Nour Ben Gaied and Ali Ahmed excel in the Efficiency for Access Design Challenge.
Nour Ben Gaied (MSc Data Science) and Ali Ahmed (MSc Temporary Works and Construction Method Engineering) respectively, were top prize Gold winners with team mates from the Independent University of Bangladesh (IUB) in the Grand Final of the Efficiency for Access Design Challenge.
Efficiency for Access and Engineers Without Borders UK are delighted to collaborate on the delivery of the Efficiency for Access Design Challenge. The Challenge is funded by UK aid and the IKEA Foundation.
The winning team, including Sadik Abdal and Tashfiah Tahsin from IUB, collaborated on the project titled, Solar Direct Drive Cold Storage System for Off-Grid Preservation of Fish and Perishable Goods.
Among the project’s goals were the following:
- Reducing food insecurity in Bangladesh by improving the food supply chain through a more sustainable preservation of fish and perishables;
- Designing a transportable and affordable multi-use solar powered container that has three separate chambers. A refrigeration changer (2°C – 8°C), and two heavily insulated freezer chambers (up to 20°C);
- Designing a container insulated with Styrofoam padding and aluminium foil to reduce heat loss from external factors;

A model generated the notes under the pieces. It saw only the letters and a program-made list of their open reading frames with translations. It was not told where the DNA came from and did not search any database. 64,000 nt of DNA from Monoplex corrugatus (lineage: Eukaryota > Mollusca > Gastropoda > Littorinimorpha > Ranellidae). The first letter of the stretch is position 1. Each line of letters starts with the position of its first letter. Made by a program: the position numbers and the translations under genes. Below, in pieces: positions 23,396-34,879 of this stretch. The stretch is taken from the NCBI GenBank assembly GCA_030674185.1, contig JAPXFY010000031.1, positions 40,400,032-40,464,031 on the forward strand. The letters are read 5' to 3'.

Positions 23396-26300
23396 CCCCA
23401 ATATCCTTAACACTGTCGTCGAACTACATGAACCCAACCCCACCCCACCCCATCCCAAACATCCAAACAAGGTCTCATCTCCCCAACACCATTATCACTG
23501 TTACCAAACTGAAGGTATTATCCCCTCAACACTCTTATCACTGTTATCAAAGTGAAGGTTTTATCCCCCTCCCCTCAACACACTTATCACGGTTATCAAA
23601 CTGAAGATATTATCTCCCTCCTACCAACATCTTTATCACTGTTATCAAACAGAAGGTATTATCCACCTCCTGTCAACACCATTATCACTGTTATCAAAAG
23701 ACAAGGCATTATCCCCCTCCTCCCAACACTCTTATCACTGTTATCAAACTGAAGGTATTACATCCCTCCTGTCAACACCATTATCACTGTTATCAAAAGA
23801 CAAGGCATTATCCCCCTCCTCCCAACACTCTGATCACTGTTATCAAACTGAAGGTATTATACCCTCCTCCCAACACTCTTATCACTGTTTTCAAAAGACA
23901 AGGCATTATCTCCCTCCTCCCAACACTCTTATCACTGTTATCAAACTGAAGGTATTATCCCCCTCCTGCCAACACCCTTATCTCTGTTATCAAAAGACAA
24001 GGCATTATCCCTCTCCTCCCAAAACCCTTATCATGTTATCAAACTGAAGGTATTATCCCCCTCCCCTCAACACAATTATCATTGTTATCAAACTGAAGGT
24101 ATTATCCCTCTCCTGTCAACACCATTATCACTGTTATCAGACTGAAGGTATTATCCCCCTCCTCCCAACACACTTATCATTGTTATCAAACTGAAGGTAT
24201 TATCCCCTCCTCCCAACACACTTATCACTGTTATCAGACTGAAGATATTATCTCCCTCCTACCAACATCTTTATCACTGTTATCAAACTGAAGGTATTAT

- Designing a container equipped with an LCD display to monitor vital information such as the temperatures of the chambers and weights;
- Designing a system integrating Internet of Things features providing real-time feedback with information regarding products, performance, uses, feedback and more;
- Designing a container to support wheels to facilitate the transportation of goods in the region from one farm to the next until it reaches final destination taking into consideration these coastal areas often experience natural disasters such as tornadoes;
- Cutting energy costs and overhead costs related to replacing heavy machinery and batteries.
Now in its third year, the Efficiency for Access Design Challenge invites teams of university students from around the world to design sustainable, and high-performing appliances intended for communities with no or unreliable access to electrical grids.
By bringing together and inspiring students, the competition aims to foster innovation in the solar appliance sector and to address barriers that limit market expansion in this area.
Year 3 of the Challenge began in September 2021 with over 150 students from 22 universities in Bangladesh, Benin, Cameroon, India, Kenya, Mozambique, Nigeria, Pakistan, Senegal, Sweden, Uganda, the UK, the USA, and Zimbabwe taking part.
Students submitted their projects in April 2022 and presented their projects online to a panel of expert judges in late May.
Professor Rajkumar Roy, Executive Dean of City's School of Science and Technology said:
"This is a major victory for our amazing STEM students at City in collaboration with their team-mates at Bangladesh Independent University in the Grand Final of The Efficiency for Access Design Challenge. It also acts as a wonderful confirmation of what can be achieved through strategic and meaningful partnerships across national boundaries in attempting to find solutions to global crises. We are delighted that our partnership with Engineers Without Borders UK and the Efficiency for Design Challenge has borne fruit with such an innovative competition in the STEM world."
To watch a video about the Efficiency for Access Design Challenge, please visit this weblink.